Novell, Inc. v. Reimerdes

From Wikipedia, the free encyclopedia
Jump to navigation Jump to search
Novell v. Reimerdes
NewYork-eastern.gif
United States District Court for the Eastern District of New York
Full case nameNovell v. Reimerdes
Date decidedAugust 10, 1994
Citations1:93-cv-04404-CPS-JMA
Judge sittingCharles Proctor Sifton

Novell, Inc. v. Reimerdes (E.D.N.Y. 1993) was a federal civil action, "inter alia", under the Copyright and Trademark Laws of the United States.

An injunction was ordered against the distribution of Novell NetWare, a LAN operating system software or NOS, a software package that allowed early PCs to network.

The Plaintiff, sought a claim against Defendants for injunctive and monetary relief pursuant to 17 U.S.C §§ 502 through 505.

Details[edit]

The plaintiff, Novell, Inc., a multinational software and services company headquartered in Provo, Utah, successfully sought a temporary restraining order (ex parte) against the defendants claiming that they operated a pirate bulletin board system (BBS) that distributed copyrighted computer software programs over telephone wires outfitted with modems.

Initially, it was assumed that defendant, Carl Reimerdes was the primary infringer, with initial attempts around September 27, 1993 to serve him a summons failed. It was later determined that his son, Shawn Reimerdes, was indeed the system operator (SysOp) of the Harmony Skates Bulletin board system, and that Carl Reimerdes had no knowledge of how to operate a computer less a pirate bulletin board system. Shawn Reimerdes was later amended to the complaint and was served a summons while exiting his high school in Queens, New York.

Copyright claim[edit]

Novell shows in a declaration of Drew Briggs[1] document, Exhibits "A", "B", "C", "D", "E" and "F" that copies of the following software products were downloaded from the defendant's BBS: "NetWare 4.0" ("A"), "NetWare 4.0 Main Server License" ("B"), "NetWare 286-Object" ("C"), "NetWare 3.11" ("D"), "NetWare 286 - Source" ("E"), "NetWare Lite" ("F").

Trademark claim[edit]

Novell has a federal trademark registration (No. 1,328,271) for its "NETWARE" trademark, (No. 1,338,892) for its "NOVELL" trademark and (No. 1,350,417) for its "NOVELL" design trademark.

Procedural history[edit]

Judgement[edit]

The case was closed on July 27, 1994.

On August 10, 1994, was the consent judgement of permanent injunction and dismissal for Novell, Inc. against Shawn Reimerdes. The action is dismissed against the "Doe" defendants (signed by Judge Charles P. Sifton). Carl Reimerdes is to pay plaintiff $80,000.00; the defendants are not to infringe on plaintiff's copyrights in any way, and the $10,000.00 bond is dismissed. The order is binding against the minor defendant, Shawn Reimerdes. due to his father's approval of same. The action is dismissed without prejudice.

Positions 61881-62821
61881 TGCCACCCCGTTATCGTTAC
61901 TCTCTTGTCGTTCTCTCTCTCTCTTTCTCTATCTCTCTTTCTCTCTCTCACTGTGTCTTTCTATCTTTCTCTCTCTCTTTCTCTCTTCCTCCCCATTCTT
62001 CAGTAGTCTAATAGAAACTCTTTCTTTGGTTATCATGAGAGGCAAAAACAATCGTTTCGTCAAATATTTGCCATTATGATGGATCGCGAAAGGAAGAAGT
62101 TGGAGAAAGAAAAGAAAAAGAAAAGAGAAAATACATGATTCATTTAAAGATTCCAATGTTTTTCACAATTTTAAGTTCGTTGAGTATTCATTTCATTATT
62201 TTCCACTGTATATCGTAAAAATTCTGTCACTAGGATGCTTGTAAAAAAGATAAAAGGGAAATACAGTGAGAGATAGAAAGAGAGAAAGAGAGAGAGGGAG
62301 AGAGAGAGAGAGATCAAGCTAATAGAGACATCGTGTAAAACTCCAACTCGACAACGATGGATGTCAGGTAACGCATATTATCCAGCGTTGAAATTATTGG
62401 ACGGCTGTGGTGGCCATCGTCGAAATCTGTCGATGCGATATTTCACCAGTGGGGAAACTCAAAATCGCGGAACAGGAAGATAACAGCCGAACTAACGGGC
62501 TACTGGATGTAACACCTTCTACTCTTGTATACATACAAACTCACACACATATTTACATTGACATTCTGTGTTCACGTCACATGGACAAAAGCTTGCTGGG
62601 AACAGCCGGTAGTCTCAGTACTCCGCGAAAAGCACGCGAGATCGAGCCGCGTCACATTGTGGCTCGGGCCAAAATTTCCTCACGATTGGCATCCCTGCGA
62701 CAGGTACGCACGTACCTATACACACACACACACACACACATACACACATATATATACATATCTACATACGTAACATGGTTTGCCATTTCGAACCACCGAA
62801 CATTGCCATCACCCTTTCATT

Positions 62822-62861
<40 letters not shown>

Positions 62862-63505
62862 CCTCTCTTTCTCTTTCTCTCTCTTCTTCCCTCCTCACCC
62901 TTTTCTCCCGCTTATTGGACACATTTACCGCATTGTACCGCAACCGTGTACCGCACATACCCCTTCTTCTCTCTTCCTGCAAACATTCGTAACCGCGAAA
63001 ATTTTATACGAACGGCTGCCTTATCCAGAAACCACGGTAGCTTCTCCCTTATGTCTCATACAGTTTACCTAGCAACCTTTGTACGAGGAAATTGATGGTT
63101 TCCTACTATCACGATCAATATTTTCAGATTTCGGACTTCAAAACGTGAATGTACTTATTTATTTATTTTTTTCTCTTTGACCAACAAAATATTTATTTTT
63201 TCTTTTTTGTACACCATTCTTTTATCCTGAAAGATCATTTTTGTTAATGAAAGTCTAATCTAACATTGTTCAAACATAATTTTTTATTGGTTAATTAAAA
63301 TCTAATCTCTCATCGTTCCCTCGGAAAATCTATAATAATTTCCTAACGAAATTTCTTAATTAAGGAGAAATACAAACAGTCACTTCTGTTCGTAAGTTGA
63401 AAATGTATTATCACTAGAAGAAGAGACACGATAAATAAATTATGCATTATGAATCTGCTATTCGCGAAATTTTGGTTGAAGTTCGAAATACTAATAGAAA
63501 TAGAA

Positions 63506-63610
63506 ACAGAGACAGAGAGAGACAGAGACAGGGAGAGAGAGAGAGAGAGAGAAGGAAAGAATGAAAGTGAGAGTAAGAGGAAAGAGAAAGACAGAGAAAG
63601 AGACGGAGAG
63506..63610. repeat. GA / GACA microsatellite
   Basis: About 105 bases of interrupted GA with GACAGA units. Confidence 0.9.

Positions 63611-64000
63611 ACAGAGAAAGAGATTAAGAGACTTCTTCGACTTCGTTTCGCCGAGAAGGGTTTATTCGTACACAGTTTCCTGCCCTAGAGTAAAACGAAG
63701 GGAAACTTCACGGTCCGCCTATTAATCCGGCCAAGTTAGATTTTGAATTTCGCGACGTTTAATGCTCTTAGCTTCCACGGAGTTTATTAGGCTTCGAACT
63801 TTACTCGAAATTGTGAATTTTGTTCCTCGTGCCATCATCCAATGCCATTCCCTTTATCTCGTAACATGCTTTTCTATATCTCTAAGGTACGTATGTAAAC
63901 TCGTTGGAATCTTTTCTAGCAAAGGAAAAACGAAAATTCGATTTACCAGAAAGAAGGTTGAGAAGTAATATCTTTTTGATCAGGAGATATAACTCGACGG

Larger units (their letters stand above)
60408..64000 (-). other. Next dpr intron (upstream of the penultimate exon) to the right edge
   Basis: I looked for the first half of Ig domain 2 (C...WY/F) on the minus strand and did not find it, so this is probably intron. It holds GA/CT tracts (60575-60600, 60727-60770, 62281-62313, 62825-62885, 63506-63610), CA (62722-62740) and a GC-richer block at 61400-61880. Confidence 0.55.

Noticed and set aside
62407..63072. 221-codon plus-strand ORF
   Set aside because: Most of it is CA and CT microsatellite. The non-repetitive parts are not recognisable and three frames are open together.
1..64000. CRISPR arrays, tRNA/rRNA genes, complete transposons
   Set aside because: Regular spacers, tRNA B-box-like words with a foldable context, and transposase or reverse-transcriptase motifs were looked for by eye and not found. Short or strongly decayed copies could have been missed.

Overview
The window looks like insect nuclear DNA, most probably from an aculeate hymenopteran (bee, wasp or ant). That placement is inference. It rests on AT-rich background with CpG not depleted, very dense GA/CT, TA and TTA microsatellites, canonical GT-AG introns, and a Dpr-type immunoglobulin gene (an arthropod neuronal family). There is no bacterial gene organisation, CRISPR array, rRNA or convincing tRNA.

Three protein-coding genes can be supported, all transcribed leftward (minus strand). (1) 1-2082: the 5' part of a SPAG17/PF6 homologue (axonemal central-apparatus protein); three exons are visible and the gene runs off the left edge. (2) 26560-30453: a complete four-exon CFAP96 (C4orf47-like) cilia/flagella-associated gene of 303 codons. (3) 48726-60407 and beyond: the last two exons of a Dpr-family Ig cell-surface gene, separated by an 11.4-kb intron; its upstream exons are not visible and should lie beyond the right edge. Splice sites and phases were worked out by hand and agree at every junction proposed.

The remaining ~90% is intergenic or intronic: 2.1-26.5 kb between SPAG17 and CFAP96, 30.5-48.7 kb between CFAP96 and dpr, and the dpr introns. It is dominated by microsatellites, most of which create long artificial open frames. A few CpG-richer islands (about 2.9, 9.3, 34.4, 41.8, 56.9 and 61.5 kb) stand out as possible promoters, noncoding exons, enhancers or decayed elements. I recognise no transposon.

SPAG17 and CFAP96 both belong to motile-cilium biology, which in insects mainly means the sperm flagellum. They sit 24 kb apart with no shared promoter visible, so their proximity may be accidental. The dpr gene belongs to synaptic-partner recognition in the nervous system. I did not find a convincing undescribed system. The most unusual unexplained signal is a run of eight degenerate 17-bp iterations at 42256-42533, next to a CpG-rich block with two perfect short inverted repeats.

Novell[edit]

Novell boasted 65 percent of the market for network operating systems in 1992, when networking was the fastest growing segment of the computer industry. Novell's revenues peaked at $1.63 billion in 1995.

The inclusion of networking as a core system component in Windows 95, Linux, OS/2 and all subsequent major desktop PC operating systems would render the specific third-party software manufactured by the plaintiff increasingly irrelevant and obsolete in the years after this case was closed. Microsoft's Windows 3.1, superseded in 1995, would be the last to not include basic networking capability as a standard feature.

A similar fate met the deployment of dial-up bulletin board systems, which reached their peak in 1995 only to be supplanted by new, upstart Internet service providers. The new, Internet-aware desktop operating systems offered already-bundled clients for the most common Internet services, allowing dial-up Internet to become a household commodity by the late 1990s while the BBS community withered.

Harmony Skates BBS[edit]

The defendant operated the "pirate" bulletin board system called, "Harmony Skates BBS" which ran PCBoard, under the handle, SkaTeMasTeR.

This BBS was one of the world's central distribution points for the very latest software releases called "0 day warez". At the time of the shutdown, the "elite" system was the headquarters for various underground groups such as PWA, Pirates With Attitude, ACiD, MicroPirates (MPI), etc.

The defendant was also a member of the notorious Pirates With Attitude.

References[edit]

External links[edit]